We have studied and restudied the factual presentments of both parties and we can not find a sufficient indicated factual basis upon which to base a judicial determination that defendant is incompetent to assist in his own defense because of an inability to testify in his own behalf.

We have not overlooked the conclusory assertions made by defendant's counsel in the factual presentation filed in response to our direction that specific instances of the alleged inability of the defendant properly to assist in his own defense be stated.

As we stated earlier, we are not at liberty, for obvious reasons, to do more than speak in somewhat broad generalities concerning the factual data presented to us by both sides in camera. We shall, however, briefly discuss, in language that we believe will be understood by counsel, a few typical instances of where a broad contention of necessity of assistance is claimed in order to illustrate why we must consider that such a claim is not supported by the factual material that has been made available to both the defendant and to the Court.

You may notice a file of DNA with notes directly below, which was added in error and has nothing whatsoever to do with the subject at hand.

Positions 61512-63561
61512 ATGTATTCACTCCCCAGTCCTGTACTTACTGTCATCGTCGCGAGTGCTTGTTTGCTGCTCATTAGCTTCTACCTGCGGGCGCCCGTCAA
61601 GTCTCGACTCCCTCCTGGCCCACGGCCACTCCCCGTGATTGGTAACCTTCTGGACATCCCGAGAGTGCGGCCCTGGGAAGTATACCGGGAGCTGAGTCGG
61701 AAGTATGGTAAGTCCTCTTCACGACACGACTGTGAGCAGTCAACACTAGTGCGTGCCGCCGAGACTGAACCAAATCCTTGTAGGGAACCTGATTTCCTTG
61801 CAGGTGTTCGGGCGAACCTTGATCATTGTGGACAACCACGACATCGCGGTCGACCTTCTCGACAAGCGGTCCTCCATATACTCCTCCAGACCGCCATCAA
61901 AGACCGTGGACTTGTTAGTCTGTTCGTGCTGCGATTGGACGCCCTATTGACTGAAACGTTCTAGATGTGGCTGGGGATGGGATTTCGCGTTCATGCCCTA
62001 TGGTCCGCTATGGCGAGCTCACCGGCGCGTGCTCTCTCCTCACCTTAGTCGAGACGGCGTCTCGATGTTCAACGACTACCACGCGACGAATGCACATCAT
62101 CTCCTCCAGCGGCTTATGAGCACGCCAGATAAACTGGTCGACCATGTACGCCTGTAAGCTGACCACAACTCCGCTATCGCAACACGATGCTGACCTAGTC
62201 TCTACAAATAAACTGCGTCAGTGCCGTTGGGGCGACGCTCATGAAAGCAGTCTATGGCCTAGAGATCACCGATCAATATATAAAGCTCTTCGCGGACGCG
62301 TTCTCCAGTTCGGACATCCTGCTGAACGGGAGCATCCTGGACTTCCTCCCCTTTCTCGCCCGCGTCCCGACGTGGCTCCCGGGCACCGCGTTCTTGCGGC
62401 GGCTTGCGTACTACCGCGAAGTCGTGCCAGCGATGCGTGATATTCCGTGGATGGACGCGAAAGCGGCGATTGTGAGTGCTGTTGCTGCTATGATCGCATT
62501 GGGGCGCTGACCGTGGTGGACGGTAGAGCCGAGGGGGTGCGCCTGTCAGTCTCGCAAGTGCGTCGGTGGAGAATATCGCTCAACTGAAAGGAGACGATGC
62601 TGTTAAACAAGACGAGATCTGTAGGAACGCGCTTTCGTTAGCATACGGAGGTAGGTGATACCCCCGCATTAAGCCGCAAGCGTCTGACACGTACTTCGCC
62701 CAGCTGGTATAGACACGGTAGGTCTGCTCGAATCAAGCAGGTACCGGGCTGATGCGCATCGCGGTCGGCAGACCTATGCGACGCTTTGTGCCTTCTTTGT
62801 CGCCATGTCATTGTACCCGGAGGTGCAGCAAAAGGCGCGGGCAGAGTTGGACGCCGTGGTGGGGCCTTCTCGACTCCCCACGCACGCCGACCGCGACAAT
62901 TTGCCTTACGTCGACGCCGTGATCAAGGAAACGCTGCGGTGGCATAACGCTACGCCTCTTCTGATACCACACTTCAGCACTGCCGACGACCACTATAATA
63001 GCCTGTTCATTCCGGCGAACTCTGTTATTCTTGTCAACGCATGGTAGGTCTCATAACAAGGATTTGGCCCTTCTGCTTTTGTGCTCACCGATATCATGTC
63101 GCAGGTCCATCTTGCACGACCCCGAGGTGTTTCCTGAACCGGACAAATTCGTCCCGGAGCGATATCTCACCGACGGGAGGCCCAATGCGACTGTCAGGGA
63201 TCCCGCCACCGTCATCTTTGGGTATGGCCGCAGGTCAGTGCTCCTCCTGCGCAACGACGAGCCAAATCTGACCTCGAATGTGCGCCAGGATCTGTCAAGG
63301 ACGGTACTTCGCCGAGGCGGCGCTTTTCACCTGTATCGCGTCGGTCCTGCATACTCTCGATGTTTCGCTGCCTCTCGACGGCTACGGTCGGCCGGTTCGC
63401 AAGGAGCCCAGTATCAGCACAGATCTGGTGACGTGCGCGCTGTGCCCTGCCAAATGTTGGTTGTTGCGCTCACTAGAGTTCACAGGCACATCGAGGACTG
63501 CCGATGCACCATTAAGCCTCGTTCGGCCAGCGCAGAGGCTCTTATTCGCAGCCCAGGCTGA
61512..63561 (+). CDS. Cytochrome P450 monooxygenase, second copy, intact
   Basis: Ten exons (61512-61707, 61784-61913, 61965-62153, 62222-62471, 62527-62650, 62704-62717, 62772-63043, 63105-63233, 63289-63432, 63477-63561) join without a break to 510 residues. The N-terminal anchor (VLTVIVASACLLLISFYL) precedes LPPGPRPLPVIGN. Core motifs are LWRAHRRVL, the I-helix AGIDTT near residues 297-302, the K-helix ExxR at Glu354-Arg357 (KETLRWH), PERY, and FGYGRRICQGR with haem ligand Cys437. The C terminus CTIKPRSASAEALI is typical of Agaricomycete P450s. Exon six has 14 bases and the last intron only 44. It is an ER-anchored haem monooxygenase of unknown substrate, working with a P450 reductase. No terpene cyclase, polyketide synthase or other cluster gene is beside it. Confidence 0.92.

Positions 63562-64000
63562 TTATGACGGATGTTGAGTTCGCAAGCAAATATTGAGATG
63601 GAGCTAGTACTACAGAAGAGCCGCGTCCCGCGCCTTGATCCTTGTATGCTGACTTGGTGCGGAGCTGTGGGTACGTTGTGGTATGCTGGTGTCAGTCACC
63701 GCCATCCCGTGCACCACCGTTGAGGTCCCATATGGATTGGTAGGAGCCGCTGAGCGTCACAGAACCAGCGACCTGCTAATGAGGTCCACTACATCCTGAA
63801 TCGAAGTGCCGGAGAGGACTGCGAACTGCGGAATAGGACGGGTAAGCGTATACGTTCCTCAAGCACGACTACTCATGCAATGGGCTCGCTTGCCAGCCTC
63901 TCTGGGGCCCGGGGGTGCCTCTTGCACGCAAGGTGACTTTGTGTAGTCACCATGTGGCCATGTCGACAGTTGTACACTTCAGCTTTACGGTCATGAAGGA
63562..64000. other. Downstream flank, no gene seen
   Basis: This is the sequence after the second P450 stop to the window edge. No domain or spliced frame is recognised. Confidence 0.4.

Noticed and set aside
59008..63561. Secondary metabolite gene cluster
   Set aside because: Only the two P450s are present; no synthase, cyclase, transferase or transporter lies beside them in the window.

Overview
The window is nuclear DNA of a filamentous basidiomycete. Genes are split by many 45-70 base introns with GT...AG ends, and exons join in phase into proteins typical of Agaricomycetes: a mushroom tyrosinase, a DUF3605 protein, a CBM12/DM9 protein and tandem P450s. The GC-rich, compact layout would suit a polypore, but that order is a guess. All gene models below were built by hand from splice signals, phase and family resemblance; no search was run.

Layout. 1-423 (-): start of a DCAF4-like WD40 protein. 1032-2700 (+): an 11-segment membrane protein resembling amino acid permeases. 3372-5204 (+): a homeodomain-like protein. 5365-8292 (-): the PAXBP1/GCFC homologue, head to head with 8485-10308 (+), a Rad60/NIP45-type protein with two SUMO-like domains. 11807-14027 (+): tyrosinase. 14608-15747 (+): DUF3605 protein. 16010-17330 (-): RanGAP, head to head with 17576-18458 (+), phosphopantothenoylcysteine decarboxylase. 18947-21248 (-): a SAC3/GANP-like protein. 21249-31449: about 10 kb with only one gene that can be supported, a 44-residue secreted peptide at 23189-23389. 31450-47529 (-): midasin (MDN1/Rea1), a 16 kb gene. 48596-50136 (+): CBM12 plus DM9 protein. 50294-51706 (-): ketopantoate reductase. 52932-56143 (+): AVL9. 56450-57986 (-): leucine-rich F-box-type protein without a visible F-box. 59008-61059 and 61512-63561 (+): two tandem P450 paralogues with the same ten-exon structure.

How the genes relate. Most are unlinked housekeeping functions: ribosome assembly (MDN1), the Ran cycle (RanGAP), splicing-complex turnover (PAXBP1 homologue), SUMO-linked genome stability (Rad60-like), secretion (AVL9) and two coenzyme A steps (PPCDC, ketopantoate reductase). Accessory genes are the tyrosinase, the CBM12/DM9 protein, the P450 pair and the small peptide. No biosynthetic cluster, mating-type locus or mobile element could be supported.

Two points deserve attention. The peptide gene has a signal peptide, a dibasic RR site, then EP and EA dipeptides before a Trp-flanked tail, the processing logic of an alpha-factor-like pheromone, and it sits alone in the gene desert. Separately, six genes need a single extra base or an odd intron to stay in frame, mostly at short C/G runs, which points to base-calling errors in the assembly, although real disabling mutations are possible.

*980 On page 3 of defendant's presentation filed January 24, 1964, for example, it is asserted that "the fact of whether the deposits [in defendant's bank account] are by check or by cash is an important element in establishing `Cash on Hand' or prior accumulated cash funds, at the beginning of the indictment period, January, 1956". Such a contention, of course, basically assumes the relevancy and materiality of whether deposits were or were not by check or cash, a fact which, if material and relevant, is quite capable of proof by other witnesses. It therefore becomes apparent that defendant's secondary and conclusory assertion that "defendant's recollection of the transactions is important; his testimony regarding their source is essential, and the provision of leads to his counsel and to the investigating agents is imperative" can not be sustained.